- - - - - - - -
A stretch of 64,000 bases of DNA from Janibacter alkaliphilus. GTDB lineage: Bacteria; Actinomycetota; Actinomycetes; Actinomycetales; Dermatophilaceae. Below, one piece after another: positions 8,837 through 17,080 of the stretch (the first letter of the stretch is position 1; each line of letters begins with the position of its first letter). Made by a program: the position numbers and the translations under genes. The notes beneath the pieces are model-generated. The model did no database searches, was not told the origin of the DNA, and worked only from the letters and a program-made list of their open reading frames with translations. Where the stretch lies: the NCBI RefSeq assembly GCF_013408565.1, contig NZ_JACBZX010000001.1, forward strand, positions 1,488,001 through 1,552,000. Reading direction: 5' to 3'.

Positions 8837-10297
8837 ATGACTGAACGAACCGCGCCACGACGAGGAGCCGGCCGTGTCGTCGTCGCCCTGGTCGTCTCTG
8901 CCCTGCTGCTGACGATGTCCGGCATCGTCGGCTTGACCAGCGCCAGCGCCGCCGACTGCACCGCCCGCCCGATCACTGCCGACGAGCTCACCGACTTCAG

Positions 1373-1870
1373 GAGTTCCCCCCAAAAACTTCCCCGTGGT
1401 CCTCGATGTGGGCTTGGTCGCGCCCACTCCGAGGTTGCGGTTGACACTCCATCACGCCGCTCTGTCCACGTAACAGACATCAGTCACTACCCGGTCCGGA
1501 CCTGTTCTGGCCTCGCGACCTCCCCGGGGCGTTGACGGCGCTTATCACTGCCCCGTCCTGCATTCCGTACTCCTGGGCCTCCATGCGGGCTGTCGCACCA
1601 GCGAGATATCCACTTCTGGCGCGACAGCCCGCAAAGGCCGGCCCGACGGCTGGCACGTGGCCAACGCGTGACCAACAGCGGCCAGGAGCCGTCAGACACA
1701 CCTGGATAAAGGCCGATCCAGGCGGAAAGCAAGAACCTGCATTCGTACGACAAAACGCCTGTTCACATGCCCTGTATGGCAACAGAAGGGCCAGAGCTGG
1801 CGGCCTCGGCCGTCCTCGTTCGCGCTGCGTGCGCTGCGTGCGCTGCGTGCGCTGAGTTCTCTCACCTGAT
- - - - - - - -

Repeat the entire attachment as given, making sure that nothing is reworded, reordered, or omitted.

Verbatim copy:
A stretch of 64,000 bases of DNA from Janibacter alkaliphilus. GTDB lineage: Bacteria; Actinomycetota; Actinomycetes; Actinomycetales; Dermatophilaceae. Below, one piece after another: positions 8,837 through 17,080 of the stretch (the first letter of the stretch is position 1; each line of letters begins with the position of its first letter). Made by a program: the position numbers and the translations under genes. The notes beneath the pieces are model-generated. The model did no database searches, was not told the origin of the DNA, and worked only from the letters and a program-made list of their open reading frames with translations. Where the stretch lies: the NCBI RefSeq assembly GCF_013408565.1, contig NZ_JACBZX010000001.1, forward strand, positions 1,488,001 through 1,552,000. Reading direction: 5' to 3'.

Positions 8837-10297
8837 ATGACTGAACGAACCGCGCCACGACGAGGAGCCGGCCGTGTCGTCGTCGCCCTGGTCGTCTCTG
8901 CCCTGCTGCTGACGATGTCCGGCATCGTCGGCTTGACCAGCGCCAGCGCCGCCGACTGCACCGCCCGCCCGATCACTGCCGACGAGCTCACCGACTTCAG

Positions 1373-1870
1373 GAGTTCCCCCCAAAAACTTCCCCGTGGT
1401 CCTCGATGTGGGCTTGGTCGCGCCCACTCCGAGGTTGCGGTTGACACTCCATCACGCCGCTCTGTCCACGTAACAGACATCAGTCACTACCCGGTCCGGA
1501 CCTGTTCTGGCCTCGCGACCTCCCCGGGGCGTTGACGGCGCTTATCACTGCCCCGTCCTGCATTCCGTACTCCTGGGCCTCCATGCGGGCTGTCGCACCA
1601 GCGAGATATCCACTTCTGGCGCGACAGCCCGCAAAGGCCGGCCCGACGGCTGGCACGTGGCCAACGCGTGACCAACAGCGGCCAGGAGCCGTCAGACACA
1701 CCTGGATAAAGGCCGATCCAGGCGGAAAGCAAGAACCTGCATTCGTACGACAAAACGCCTGTTCACATGCCCTGTATGGCAACAGAAGGGCCAGAGCTGG
1801 CGGCCTCGGCCGTCCTCGTTCGCGCTGCGTGCGCTGCGTGCGCTGCGTGCGCTGAGTTCTCTCACCTGAT